Amazon has changed the way we shop, but two Amazon products will change the face of New York City as we know it — and they’re not what you might expect. As much as we’ve seen Amazon innovate online, the tech giant is also changing the way we shop for basics, and that impacts local stores in every neighborhood. The issue is, of course, that mom-and-pop stores will have trouble competing with the pricing Amazon secures through the sheer quantity it sells. When looking at Amazon and its effect on brick-and-mortar stores, the company’s rise is likely to both threaten and encourage the shops that line our city streets.
First, here’s what Amazon is bringing back from the past. Remember bookstores? When Amazon Books announced its first NYC location on Columbus Circle, not only New Yorkers were skeptical. Books, printed on paper? Sold in an actual building? It seemed so…analog. Inside Amazon Books, the shelves are actually set up and stocked based on the online data collected from customers everywhere, so it’s a mix of both. The location was chosen based on data including the purchasing habits in the neighborhood. There must be a lot of Kindle owners on the west side! The next location will be at 7 W 34th Street.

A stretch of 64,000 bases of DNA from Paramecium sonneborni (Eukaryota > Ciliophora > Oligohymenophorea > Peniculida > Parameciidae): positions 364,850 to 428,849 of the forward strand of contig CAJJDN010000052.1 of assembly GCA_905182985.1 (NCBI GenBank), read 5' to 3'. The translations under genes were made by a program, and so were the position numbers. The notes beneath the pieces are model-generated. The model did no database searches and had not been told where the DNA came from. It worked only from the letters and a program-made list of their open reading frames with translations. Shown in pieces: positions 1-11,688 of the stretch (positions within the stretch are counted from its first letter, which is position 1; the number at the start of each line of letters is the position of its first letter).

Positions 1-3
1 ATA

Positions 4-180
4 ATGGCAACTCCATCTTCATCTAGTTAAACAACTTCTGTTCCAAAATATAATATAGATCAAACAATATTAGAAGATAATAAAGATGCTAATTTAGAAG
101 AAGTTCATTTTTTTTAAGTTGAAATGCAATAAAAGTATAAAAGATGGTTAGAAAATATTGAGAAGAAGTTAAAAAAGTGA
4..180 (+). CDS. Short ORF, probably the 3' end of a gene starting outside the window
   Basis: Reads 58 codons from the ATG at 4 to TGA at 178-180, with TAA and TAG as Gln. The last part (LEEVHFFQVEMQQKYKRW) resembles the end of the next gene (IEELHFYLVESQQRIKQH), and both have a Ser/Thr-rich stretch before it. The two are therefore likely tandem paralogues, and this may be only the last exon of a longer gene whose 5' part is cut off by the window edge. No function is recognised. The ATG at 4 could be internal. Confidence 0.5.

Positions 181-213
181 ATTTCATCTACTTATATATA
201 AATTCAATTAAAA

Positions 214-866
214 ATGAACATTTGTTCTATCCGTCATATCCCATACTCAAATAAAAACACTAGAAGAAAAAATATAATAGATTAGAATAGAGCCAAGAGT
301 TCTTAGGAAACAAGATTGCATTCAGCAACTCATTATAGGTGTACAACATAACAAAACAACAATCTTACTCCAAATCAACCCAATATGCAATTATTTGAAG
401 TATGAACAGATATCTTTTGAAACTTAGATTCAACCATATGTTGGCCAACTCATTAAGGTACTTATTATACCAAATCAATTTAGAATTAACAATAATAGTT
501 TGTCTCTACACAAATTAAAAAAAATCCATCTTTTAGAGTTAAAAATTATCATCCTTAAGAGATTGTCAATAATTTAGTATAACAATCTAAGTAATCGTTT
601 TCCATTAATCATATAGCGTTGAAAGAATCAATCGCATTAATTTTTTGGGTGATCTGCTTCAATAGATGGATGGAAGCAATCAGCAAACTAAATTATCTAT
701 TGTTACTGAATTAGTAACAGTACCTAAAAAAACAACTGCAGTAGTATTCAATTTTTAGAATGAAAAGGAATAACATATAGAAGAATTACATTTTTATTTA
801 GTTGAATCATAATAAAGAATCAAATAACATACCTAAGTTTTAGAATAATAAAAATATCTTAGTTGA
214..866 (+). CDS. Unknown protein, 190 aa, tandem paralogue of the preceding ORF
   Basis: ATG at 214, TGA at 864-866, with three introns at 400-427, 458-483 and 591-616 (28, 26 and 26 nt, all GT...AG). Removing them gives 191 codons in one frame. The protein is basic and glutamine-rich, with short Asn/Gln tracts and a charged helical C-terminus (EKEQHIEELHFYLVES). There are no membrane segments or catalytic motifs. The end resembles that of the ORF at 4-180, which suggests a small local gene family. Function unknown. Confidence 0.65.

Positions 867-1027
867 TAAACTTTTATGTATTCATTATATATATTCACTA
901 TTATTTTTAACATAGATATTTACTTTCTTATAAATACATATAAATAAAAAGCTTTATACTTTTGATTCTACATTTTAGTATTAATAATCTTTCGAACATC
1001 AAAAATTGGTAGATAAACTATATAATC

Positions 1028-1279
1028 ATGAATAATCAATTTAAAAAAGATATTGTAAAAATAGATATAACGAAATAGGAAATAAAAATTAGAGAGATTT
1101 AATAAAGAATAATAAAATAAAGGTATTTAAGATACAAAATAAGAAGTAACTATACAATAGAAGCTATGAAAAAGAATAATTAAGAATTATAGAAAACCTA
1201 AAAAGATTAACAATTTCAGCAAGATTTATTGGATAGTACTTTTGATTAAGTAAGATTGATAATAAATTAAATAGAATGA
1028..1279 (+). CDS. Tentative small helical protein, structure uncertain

One interesting aesthetic detail is the store places its books with the cover facing out. This is the way you would see the book online, but it’s also a pleasant surprise compared to the library style of a row of book spines. Somewhere, book designers are rejoicing. It’s all set up to encourage shoppers to come into the store and spend time using a mix of information and intuition to buy. Something is charming about bringing bookshops back to the city. What this means for the neighborhood is more foot traffic and a destination for shopping which could encourage related businesses to establish themselves nearby.